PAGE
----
You’ve heard this mantra from business executives before. It always comes up when employees talk about telecommuting.

Seems kind of silly, doesn’t it? But some execs just won’t budge.

In this post we’ll explain why they don’t. It’s not the reason you might think…and it’s definitely not the reason they give!

What are Execs Really Afraid of With Telecommuting?

This statement, meant to sound like a reasonable rejection of a telecommuter’s working outside the office, actually illustrates a fear. A fear the exec has…a fear which is central to Remote Work objections. A fear that stands in the way of its adoption.

However, it’s not a fear of laziness. That’s what you might think when you hear it. But the exec isn’t worried telecommuters will just slack off and not do any work. (Few white-collar execs assume so little of their employees.)

No, no. This is a deeper fear. A personal one.

The Question of Control…and Losing It

The fear execs have when it comes to Remote Work is actually fear of loss of control.

The belief is that Remote Workers are outside of Management’s reach, and thus the exec cannot direct them. Cannot control their actions. The result? They (the exec) no longer controls that worker’s productivity.

Scared Executive

Of course that’s not true. Remote Workers still need direction for a bunch of job aspects:

  • Overarching business strategy
  • Project oversight
  • Inter-department communication
  • Customer service
  • R & D
  • Marketing objectives
  • Snags in the day-to-day processes

Et cetera.

I think we can safely say that fear of loss of control is unfounded. It has no rational basis (as if most fears ever do!).

But if there’s no rational basis, why does the fear of “I’m losing control” arise at all?

For the answer, think in terms of business models. A business executive is likely older (I’m generalizing)—in their 50s, 60s, etc. Throughout their career they knew only one business model:

  1. You Go To Work
  2. You Do Your Work
  3. You Go Home

They’ve lived within that model, that paradigm their entire professional life.

Enter Remote Work. A business model which moves emphasis away from physically going to a job site. Yet the work still gets done.

To the exec’s mind, this is unnerving. Incompatible. Their emotions activate and start yelling.

“New model! Uncertain! I can’t use the same mindset I always have. Am I obsolete? No! REJECT!”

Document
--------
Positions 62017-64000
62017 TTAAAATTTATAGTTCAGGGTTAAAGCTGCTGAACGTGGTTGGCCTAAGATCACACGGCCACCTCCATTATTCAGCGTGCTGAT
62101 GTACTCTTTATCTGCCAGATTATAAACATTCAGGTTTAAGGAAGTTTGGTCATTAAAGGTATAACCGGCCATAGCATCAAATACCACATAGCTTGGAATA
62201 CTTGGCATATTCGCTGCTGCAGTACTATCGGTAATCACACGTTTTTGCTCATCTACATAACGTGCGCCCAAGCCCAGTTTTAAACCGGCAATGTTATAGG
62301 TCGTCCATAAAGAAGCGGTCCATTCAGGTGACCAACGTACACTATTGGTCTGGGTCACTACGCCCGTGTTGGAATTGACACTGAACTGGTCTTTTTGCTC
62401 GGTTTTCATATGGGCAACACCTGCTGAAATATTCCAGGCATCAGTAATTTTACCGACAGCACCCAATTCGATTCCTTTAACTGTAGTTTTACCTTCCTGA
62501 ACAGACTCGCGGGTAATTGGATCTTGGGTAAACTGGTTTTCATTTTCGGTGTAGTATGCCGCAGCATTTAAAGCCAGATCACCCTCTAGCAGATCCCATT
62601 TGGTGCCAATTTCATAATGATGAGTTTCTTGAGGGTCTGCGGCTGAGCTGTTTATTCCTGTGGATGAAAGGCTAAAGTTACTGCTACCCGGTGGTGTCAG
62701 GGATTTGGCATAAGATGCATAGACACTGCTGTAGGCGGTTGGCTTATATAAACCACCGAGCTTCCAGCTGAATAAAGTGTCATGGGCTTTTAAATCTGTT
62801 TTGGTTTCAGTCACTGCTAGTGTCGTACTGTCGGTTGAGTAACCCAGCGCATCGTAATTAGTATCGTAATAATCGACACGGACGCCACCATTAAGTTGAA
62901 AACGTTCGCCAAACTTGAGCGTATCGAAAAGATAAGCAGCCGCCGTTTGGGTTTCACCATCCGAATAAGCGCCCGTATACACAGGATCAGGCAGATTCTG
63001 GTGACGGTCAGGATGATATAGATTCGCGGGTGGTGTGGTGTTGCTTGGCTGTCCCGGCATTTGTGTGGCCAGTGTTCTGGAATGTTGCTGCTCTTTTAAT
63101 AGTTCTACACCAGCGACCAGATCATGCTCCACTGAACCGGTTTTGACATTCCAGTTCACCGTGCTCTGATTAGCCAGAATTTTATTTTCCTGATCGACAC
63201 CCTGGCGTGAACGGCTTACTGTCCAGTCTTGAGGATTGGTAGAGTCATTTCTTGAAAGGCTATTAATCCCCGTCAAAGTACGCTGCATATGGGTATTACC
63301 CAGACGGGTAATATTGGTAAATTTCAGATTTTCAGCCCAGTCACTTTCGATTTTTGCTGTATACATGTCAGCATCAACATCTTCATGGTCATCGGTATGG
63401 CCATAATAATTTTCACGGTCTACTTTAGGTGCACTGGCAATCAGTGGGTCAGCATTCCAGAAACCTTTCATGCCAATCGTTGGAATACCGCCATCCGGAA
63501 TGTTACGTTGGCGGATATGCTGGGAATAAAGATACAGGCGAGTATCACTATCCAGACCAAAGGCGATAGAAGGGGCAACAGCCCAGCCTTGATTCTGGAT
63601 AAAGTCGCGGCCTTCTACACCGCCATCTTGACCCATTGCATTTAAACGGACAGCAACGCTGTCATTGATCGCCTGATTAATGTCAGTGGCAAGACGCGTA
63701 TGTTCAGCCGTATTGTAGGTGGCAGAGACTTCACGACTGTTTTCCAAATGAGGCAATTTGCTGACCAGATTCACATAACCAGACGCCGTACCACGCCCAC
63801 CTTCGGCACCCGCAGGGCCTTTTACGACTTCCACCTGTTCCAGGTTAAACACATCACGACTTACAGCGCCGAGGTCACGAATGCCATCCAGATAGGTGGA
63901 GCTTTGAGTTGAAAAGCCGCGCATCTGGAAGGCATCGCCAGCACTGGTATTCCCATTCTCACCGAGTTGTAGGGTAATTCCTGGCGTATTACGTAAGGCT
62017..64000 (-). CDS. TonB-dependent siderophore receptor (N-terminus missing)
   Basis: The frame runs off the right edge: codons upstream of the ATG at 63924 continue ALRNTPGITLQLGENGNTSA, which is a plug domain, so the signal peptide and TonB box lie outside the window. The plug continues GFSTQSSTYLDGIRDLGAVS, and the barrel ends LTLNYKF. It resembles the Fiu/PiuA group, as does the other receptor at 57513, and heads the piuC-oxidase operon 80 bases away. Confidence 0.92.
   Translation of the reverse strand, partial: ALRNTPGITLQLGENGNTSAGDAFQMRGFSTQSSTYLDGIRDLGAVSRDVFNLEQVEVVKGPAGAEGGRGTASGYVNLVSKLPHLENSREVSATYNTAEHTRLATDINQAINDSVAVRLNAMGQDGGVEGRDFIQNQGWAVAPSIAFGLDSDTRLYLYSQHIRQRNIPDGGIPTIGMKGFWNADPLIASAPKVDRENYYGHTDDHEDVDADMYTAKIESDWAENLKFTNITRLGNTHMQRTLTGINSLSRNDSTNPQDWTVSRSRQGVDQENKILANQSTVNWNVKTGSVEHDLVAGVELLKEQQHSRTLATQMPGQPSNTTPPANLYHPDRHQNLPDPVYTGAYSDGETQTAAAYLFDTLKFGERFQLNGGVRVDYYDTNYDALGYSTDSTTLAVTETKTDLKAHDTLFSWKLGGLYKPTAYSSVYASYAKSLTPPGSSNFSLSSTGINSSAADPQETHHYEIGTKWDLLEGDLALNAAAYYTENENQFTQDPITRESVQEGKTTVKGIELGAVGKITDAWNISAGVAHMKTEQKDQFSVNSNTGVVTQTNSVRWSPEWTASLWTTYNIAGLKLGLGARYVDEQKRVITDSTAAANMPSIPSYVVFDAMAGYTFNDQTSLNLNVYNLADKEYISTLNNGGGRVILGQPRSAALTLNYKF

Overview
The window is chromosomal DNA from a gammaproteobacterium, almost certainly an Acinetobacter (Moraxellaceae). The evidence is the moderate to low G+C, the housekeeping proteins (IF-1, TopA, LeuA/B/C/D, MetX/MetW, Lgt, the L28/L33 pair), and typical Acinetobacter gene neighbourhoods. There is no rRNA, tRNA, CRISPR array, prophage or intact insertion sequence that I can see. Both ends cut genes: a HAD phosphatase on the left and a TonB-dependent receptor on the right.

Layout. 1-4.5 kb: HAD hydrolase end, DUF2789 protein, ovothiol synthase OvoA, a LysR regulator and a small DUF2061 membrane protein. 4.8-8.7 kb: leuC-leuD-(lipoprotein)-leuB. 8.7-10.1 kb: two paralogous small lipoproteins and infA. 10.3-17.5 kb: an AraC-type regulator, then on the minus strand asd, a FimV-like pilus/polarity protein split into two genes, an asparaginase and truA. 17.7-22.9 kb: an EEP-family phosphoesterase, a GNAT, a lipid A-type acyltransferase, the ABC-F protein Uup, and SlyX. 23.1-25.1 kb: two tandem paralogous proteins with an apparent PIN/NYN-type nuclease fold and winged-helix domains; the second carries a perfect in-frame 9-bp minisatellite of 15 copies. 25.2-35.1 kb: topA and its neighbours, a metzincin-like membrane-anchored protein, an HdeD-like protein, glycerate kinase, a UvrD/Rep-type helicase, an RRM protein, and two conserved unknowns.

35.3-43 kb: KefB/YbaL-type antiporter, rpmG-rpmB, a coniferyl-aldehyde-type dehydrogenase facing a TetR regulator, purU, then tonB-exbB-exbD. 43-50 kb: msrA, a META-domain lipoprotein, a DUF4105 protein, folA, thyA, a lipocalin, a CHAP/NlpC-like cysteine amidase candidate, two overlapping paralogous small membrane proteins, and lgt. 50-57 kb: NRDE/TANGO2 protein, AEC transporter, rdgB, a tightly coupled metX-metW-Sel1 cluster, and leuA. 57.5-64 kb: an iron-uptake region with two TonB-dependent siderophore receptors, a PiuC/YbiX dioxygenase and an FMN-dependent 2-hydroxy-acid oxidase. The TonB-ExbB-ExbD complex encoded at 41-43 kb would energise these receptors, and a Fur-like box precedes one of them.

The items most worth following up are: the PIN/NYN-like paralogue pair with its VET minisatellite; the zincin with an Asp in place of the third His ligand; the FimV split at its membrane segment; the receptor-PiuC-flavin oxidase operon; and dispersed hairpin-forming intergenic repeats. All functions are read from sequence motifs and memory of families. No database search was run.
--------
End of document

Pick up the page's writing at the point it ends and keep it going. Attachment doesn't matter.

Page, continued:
…and that’s where the fear comes from. Loss of control, not just over their employees, but over their entire business mindset. Remote Work is perceived as a threat.

In a sense I understand the fear. We’re all only human. But even though I understand, I must still point out a major problem. It’s not just a problem for workers wanting to telecommute either…it’s also a problem for all the businesses whose execs are afraid of Remote Work.

This fear expresses itself as a rejection of Remote Work altogether. The exec can’t see themselves in the Remote Work paradigm, which jeopardizes their own position. So they try to stop it. Try to keep their time-worn mindset relevant (and keep their job).

Here’s the problem. Remote Work isn’t going away.

In fact, it’s still growing. According to the Flexjobs report, “2017 State of Telecommuting in the U.S. Employee Workforce,” telecommuting grew by 115% from 2005 to 2015.

If a business’ execs continue to reject it? It’s the business equivalent of paddling into a tidal wave. The BUSINESS is what’s going away, not Remote Work.

Feel the Fear…and Embrace Remote Work Anyway

The cold truth for all executives is: The market values productivity over brand names. It doesn’t care about your fears. It doesn’t care about your business model, no matter how long it’s been around. It only cares about the value you provide your customers.

Here’s a quick example. Let’s say your business and a competitor each have a similar product. Your business refuses to allow Remote Work. But your competitor embraces it.

You pass the traditional operating costs (salary, benefits, R&D, misc. Op-Ex) on to customers via the product’s price. Typical model. Like they used to.

The competitor, having lowered their Op-Ex by granting telecommuting to its workers, is able to lower its total expenses. Let’s say they reduced their office space, and moved most of their IT services to cloud platforms. This allowed them to reduce expenses by 10% – which they use to lower their prices.